User:Antonio Pereira/Proposed/Vibrissal coding in hippocampus
Anatomy of the tactile input to the hippocampus
The gateway to the hippocampal formation is the entorhinal cortex, which receives both unimodal and polymodal sensory inputs via the perirhinal and postrhinal cortices in rodents (Burwell and Amaral, 1998). In that study, retrograde tracing from the entorhinal cortex has shown very little staining in the primary somatosensory cortex, in contrast to cortical areas dedicated to olfaction and vision. Tactile information could reach the hippocampal formation through either polysynaptic pathways from the barrel cortex, or directly from subcortical nuclei of the somatosensory system.
<review> Please add to the section above an overview of the anatomical pathways between the vibrissal cortex and the hippocampus, suggesting how the hippocampus may receive the information from the vibrissae. Perhaps the following review can be of help (for example, figure 5 in that review): Whitlock JR, Sutherland RJ, Witter MP, Moser M-B, Moser EI (2008) Navigating from hippocampus to parietal cortex. PROC NAT ACAD SCI 105:14755-14762. </review>
Tactile processing in the hippocampus
Despite the wealth of anatomical connections capable of bringing sensory inputs to the hippocampus, little is known about the processing of sensory signals in the hippocampus other than vision <review> Reference missing </review>.
Recently, an analysis of CA1 hippocampal ensembles in a tactile discrimination task was performed using multielectrode arrays in rats (Pereira et al., 2007) <review> Citation missing from list below </review>. Chemical inactivation of key synaptic stations in the trigeminal somatosensory pathway showed that inputs from the whiskers reach the CA1 region through thalamic and cortical relays associated with discriminative touch <review> What relays? </review>. Further, ensembles of hippocampal neurons also carry precise information about stimulus identity when recorded during performance in an aperture-discrimination task (described originally in Krupa et al., 2001) using the whiskers. There are also broad similarities between tactile responses in trigeminal stations and in the hippocampus during different vigilance states (wake and sleep). These results show that tactile information associated with fine whisker discrimination is readily available in CA1 for retrieval.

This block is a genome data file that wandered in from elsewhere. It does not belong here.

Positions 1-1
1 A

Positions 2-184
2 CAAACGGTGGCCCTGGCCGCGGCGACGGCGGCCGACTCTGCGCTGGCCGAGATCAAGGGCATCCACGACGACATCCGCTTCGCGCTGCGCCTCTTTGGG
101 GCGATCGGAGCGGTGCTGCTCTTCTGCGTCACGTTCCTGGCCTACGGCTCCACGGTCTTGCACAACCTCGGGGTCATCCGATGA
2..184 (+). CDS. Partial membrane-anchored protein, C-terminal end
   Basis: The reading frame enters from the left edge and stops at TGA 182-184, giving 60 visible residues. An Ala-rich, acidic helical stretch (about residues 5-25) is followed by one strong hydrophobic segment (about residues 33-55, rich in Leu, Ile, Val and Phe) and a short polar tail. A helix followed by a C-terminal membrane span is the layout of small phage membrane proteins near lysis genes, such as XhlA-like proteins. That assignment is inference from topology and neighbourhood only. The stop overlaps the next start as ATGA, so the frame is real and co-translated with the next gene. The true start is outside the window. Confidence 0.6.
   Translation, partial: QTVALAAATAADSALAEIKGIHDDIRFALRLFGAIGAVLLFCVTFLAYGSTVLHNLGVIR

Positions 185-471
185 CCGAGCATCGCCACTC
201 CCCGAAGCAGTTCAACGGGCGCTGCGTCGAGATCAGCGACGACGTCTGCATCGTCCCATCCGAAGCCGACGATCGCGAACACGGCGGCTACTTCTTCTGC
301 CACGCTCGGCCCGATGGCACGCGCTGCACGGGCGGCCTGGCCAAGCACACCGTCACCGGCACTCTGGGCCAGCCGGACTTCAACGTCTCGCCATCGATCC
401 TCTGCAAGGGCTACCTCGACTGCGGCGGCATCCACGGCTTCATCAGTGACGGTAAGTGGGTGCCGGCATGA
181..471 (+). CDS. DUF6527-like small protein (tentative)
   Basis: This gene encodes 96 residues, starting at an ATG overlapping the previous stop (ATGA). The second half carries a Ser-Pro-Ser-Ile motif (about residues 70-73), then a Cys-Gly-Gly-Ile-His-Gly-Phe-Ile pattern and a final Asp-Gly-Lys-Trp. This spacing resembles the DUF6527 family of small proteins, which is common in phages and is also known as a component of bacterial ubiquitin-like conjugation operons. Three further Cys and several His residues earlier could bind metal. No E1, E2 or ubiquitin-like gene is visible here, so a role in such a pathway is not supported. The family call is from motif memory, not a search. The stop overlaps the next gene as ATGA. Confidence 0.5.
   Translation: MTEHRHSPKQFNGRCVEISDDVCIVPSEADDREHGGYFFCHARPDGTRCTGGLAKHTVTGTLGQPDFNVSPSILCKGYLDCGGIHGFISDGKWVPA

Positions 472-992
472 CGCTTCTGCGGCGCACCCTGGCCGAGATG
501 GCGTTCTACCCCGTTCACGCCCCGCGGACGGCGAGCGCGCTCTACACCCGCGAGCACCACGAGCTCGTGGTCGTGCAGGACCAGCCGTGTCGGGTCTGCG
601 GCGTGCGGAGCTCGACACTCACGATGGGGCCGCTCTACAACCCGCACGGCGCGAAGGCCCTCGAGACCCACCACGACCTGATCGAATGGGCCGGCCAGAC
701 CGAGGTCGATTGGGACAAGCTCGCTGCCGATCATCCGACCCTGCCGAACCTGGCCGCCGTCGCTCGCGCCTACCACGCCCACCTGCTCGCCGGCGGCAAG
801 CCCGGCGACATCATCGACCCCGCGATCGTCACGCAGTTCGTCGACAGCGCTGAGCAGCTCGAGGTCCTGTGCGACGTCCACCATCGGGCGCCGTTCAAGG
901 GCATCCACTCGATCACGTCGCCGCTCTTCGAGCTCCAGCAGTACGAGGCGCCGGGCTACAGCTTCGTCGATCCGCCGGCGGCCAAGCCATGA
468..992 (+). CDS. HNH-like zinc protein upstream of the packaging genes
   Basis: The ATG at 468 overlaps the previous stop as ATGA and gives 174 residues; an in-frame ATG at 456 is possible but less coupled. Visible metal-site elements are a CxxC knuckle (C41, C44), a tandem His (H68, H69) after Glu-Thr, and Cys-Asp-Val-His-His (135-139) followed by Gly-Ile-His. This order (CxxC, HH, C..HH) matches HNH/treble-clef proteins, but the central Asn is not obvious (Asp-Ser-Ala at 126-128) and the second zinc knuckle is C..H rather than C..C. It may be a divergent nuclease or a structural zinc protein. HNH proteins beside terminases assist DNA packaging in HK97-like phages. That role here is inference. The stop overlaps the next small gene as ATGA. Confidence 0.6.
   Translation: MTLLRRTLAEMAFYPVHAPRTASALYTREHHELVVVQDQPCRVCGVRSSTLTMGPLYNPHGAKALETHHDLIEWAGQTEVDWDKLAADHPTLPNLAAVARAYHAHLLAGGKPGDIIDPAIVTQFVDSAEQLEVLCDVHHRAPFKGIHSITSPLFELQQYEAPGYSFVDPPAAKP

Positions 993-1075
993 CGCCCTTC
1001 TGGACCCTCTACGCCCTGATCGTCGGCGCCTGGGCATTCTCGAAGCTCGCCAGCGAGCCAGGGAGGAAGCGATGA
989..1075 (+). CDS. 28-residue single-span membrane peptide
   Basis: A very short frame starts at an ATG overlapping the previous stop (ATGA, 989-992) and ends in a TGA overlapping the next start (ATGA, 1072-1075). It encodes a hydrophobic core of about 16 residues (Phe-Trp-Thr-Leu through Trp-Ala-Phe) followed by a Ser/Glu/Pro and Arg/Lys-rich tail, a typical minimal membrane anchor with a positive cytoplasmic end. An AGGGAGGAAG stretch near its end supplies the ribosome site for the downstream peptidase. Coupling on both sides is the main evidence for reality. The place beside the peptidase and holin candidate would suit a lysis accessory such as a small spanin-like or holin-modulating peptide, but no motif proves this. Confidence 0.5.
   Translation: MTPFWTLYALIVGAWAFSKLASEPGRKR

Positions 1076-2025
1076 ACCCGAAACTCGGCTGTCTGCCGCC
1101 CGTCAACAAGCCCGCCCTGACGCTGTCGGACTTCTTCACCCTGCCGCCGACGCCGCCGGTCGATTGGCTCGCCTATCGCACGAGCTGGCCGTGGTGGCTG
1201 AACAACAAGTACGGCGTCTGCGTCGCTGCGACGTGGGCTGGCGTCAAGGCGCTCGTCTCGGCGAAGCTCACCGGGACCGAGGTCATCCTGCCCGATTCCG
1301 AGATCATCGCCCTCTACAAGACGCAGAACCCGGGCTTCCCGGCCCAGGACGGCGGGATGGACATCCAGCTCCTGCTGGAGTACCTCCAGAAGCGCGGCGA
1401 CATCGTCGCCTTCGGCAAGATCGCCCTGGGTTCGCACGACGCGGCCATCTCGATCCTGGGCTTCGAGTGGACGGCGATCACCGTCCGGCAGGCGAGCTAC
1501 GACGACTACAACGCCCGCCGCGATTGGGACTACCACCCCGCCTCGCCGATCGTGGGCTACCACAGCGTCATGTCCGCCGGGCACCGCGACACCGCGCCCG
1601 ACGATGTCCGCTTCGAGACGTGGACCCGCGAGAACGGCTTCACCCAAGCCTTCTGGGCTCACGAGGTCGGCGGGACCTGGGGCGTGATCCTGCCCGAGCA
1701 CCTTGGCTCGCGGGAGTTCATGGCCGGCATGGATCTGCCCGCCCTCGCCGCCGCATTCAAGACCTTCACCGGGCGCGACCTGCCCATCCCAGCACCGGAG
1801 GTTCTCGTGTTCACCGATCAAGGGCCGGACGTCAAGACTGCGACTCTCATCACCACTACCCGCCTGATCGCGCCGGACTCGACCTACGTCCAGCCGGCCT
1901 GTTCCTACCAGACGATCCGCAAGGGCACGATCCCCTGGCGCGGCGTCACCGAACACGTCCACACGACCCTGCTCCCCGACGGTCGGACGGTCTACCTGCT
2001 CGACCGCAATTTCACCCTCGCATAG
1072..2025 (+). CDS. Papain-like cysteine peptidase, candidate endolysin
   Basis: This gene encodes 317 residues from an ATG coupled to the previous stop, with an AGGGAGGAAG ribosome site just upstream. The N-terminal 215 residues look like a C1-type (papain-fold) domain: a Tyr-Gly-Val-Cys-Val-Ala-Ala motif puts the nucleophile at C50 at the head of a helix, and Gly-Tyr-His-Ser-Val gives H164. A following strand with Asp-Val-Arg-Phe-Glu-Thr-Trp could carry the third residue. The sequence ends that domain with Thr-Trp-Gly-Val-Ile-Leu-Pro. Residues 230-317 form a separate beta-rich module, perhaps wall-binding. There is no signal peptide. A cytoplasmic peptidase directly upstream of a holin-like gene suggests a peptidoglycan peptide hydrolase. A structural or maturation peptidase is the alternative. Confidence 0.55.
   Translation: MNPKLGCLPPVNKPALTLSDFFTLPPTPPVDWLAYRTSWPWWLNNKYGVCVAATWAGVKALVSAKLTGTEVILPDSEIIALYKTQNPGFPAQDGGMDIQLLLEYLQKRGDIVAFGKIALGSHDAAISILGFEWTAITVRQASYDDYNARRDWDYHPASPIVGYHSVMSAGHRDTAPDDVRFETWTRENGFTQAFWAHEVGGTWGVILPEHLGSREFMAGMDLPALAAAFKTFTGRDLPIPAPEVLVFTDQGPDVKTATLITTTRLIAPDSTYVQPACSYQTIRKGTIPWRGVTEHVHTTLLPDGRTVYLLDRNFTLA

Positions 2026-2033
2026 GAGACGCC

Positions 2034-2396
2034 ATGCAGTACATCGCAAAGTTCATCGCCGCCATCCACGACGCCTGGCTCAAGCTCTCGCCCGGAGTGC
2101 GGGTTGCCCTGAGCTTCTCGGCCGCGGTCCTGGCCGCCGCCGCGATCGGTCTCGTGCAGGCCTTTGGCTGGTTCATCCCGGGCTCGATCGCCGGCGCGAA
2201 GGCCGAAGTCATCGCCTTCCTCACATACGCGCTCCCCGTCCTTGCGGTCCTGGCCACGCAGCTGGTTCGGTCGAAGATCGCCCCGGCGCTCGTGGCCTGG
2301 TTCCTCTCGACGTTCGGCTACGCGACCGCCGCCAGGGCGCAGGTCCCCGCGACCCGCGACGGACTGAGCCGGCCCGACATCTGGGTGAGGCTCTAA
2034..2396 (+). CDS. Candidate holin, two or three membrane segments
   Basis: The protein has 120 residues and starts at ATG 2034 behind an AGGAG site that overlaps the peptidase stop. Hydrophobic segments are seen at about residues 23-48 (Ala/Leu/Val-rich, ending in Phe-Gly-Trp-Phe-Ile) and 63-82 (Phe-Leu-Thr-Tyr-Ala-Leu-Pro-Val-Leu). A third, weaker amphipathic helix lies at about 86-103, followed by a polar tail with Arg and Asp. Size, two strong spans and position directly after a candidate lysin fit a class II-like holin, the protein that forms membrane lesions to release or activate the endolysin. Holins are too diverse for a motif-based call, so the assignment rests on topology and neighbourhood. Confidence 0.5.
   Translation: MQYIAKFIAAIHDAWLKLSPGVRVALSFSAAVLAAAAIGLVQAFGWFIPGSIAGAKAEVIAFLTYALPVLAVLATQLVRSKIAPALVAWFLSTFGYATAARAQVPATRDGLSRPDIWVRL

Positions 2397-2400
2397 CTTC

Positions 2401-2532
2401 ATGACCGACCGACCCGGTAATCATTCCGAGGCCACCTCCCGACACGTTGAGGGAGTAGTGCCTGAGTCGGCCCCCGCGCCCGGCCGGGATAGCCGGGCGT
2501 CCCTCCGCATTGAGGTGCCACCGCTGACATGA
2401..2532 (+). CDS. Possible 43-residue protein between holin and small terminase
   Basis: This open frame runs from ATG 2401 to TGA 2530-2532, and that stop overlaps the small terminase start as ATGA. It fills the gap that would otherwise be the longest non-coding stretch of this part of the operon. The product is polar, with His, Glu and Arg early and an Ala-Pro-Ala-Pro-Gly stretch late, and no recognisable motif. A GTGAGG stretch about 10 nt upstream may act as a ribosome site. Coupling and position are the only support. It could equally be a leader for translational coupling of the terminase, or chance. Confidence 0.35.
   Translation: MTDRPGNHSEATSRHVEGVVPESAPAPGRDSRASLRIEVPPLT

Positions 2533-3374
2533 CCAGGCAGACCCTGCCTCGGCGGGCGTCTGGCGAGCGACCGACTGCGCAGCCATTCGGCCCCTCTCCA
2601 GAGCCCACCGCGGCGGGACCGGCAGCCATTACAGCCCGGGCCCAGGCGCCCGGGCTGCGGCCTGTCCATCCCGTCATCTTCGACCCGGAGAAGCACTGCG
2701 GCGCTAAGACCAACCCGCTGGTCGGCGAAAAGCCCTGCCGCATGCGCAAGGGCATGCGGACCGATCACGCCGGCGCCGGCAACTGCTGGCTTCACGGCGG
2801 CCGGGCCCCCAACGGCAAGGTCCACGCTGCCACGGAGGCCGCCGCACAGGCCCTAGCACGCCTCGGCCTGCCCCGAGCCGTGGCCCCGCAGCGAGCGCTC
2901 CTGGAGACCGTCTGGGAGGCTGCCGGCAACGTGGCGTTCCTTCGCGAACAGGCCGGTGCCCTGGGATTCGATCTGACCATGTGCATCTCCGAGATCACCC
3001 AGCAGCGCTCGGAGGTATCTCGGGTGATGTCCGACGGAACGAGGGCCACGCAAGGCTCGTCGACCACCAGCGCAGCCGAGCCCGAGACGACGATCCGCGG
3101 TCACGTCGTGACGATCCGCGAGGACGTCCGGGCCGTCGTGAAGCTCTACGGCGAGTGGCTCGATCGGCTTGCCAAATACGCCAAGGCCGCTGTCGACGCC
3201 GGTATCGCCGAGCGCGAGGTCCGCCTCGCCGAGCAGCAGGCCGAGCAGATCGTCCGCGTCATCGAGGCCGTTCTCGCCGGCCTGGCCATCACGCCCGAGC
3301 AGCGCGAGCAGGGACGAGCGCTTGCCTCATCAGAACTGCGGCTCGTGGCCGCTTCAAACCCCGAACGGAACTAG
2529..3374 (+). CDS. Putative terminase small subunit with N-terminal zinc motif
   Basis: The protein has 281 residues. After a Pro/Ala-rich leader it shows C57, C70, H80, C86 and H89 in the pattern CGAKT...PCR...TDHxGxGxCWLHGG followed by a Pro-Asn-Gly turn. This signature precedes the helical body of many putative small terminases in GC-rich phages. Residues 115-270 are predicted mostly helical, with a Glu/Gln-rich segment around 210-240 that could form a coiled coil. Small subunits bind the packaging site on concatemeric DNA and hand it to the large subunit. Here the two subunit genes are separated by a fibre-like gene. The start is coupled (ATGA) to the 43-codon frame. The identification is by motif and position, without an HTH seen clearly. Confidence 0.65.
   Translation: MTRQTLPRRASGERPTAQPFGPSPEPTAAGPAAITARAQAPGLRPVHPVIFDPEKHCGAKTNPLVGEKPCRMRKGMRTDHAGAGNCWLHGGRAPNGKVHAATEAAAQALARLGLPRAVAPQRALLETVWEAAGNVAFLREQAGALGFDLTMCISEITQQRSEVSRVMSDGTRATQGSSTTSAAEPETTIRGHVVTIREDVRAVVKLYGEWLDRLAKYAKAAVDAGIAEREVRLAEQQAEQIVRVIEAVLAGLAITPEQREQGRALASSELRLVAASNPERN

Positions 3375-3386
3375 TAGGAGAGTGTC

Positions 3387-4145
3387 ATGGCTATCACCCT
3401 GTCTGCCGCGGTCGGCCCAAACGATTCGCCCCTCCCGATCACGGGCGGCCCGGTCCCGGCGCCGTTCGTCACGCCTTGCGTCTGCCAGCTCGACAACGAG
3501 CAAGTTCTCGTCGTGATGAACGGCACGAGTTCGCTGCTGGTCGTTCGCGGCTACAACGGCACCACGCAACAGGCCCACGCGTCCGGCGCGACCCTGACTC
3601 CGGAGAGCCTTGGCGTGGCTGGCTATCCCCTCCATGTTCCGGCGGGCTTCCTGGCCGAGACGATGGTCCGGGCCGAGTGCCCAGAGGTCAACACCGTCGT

<review> It is important to discuss the uses of such information in the hippocampus. Consider the following points: 1. Place cells function in the dark 2. The rat can navigate in the dark. 3. Although some of the information about navigation in the dark can come from the path-integration system, it may very well be that the whiskers are actually the main source used for discerning landmarks in the dark (more than olfaction, for example). The following very early seminal publication demonstrates the importance of whiskers in navigation tasks: Vincent, S.B. (1912) The Functions of the vibrissae in the behavior of the white rat. Animal behavior monographs 1(5) 
I also see that some of this discussion, and additional related discussion, appears in Pereira et al. (2007), and thus can be used here. </review>
<review> (Reviewer B) Data on vibrissal coding in the hippocampus is extremely scarce, so that it is quite surprising to dedicate a Scholarpedia page to the subject. Other than the one study from the authors, and the anatomical data which has to be expanded above, the authors should discuss the article by Berg, Whitmer and Kleinfeld, J Neurosci 2006 on the (lack of) synchronization between theta and whisking. That study does not rule out that theta and whisking might be locked during learning involving the vibrissae, as occurs in the olfactory domain (see the discussion in the Berg paper). Likewise, it is possible that vibrissal responses recorded by the authors appear in hippocampus only when the vibrissal input carries a behavioral significance. This should be discussed in more depth, as suggested by Reviewer A. </review>
<review> Please update the reference list according to the changes above </review>
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